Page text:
2.) vs. 7-8 - expression of Paul’s affection for them. It carries unusual strength. It is a language of persuasion. What he was feeling in the PRESENT as he was writing this letter shows a depth of intimacy and a deep yearning. The intense compassionate love exhibited by Jesus is now fostered in Paul by his own union with Christ. The deep feeling Paul has for them comes from the heart of Christ Jesus himself. He is justified in feeling this way. They are all partners with him in this ministry no matter what happens to him or them. All share in God’s grace/mission.
3.) vs. 9-11 - expression of prayer for the church. Paul doesn’t stay in the past, nor dwell in the present with his thoughts, but brings the Philippian believers into the future, by offering his heart felt prayer for them. He longs for them to have a love that continues to grow and mature. A love that is not sentimental, shallow, easy. This kind of love does not shrink away from tough discernment and discussion and dialogue. It is a love that can withstand truth-telling and even debate, testing a decision in real life situations. Growing in love, discerning wisely, making good choices...that is Paul’s prayer for the church.
Isn’t that our prayer, as well?
As I learned and embraced Paul’s letter to the Philippians, especially this first chapter, I wanted to also share similar thoughts with you.
This summer, even though I did not worship with you for 3 months, my thoughts and prayers were often with you and for you. I prayed with joy and thanksgiving for this congregation and the larger church. I have felt your support of my work and ministry among you for these 13 years. You have welcomed me, given me room to grow and mature. You have respected and honored me for my gifts and affirmed me for who I am. God has been at work in this congregation long before I became one of your pastors and I believe that God will continue to work here in the future, bringing it to completion and fulfillment at the day of Christ Jesus.
The longer I am here and the more we learn to know each other and to trust each other, our bonds of love are strengthened and I am encouraged by your support. I have you in my heart. No matter how we are being called to work and minister here in this community and beyond, we all share in God’s grace and are part of this larger mission. We are partners in the gospel. And because we are rooted and grounded in the love of Jesus Christ, our love for one another comes from that center.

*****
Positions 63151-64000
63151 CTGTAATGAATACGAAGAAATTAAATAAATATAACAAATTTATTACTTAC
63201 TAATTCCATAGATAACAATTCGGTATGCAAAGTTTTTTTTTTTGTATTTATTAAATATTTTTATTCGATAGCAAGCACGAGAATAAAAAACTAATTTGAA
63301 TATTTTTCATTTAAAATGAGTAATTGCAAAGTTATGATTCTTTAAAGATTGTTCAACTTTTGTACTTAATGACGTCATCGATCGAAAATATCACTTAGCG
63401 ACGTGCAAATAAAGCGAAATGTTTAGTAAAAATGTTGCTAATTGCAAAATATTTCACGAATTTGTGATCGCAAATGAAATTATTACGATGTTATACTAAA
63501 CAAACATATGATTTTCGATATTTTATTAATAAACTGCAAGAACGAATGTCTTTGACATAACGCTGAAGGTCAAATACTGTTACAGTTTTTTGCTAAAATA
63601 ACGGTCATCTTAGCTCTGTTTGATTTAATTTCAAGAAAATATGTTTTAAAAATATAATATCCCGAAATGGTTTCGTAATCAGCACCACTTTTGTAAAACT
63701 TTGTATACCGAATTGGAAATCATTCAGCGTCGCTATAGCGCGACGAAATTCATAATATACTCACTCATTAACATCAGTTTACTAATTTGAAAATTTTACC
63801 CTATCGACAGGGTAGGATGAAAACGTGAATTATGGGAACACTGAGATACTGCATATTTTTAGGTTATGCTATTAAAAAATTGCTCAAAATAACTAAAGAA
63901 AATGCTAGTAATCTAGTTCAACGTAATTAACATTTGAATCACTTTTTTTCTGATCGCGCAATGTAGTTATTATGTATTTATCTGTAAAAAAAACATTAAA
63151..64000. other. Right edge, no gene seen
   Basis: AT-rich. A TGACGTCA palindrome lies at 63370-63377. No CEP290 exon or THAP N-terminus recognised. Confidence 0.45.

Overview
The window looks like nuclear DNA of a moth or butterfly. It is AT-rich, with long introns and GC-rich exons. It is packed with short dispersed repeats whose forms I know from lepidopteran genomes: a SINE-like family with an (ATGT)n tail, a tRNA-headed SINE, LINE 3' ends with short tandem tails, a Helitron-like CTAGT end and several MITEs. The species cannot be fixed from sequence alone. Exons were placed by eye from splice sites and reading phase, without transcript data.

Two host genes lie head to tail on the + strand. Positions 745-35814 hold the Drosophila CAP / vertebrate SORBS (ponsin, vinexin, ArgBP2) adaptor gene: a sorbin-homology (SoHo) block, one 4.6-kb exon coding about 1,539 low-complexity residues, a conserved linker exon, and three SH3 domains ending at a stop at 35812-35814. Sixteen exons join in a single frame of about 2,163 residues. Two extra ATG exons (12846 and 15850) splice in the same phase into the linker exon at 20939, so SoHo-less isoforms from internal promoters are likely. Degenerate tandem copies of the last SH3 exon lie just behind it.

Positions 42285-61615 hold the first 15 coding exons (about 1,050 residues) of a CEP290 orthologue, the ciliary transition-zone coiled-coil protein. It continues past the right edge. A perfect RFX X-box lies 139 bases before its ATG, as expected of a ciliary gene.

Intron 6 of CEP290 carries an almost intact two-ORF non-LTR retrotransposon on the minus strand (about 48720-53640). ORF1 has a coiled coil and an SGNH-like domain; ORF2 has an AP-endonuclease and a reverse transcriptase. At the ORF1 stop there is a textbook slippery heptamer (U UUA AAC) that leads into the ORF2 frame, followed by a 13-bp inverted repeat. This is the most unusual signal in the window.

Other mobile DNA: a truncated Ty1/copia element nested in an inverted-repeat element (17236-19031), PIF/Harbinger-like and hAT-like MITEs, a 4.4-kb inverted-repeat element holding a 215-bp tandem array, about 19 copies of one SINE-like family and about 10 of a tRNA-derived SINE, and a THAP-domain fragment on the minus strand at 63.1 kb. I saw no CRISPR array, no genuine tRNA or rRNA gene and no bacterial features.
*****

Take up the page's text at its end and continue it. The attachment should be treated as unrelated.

And my prayer is similar to Paul’s prayer for the church. For this congregation, PVMC, for the congregations belonging to VA conference and for the congregations belonging to MCUSA, I pray that our love for one another will grow and grow and mature in ways we can’t even imagine. I pray that in the midst of these difficult and challenging times, as we face decisions regarding same gender marriages and relationships, and any other potentially divisive issues, that we can value others above ourselves, that we learn to listen respectfully, set our pride aside, discern and probe and work together, to move forward, empowered through the Holy Spirit and in a way that honors and glorifies God.
Can we allow God’s love to abound more and more in us, to “spill out”, to “spill over” into areas of our lives and congregational life to heal, to mend, to transform, to keep us moving forward with hope for the future?
Paul’s letter to the Philippians was marked by joy, confidence, unity, perseverance in the Christian faith and life. If you were writing your letter to PV or another congregation, facing challenging times, how would you encourage and reassure? Would your letter be filled with joy, with expressions of love and gratitude? What would your prayer be for the church today?
And this is my prayer: that our love may abound more and more in knowledge and depth of insight, so that we may be able to discern what is best and so that we may be pure and blameless for the day of Christ, filled with the fruit of righteousness that comes through Jesus Christ....To the glory and praise of God.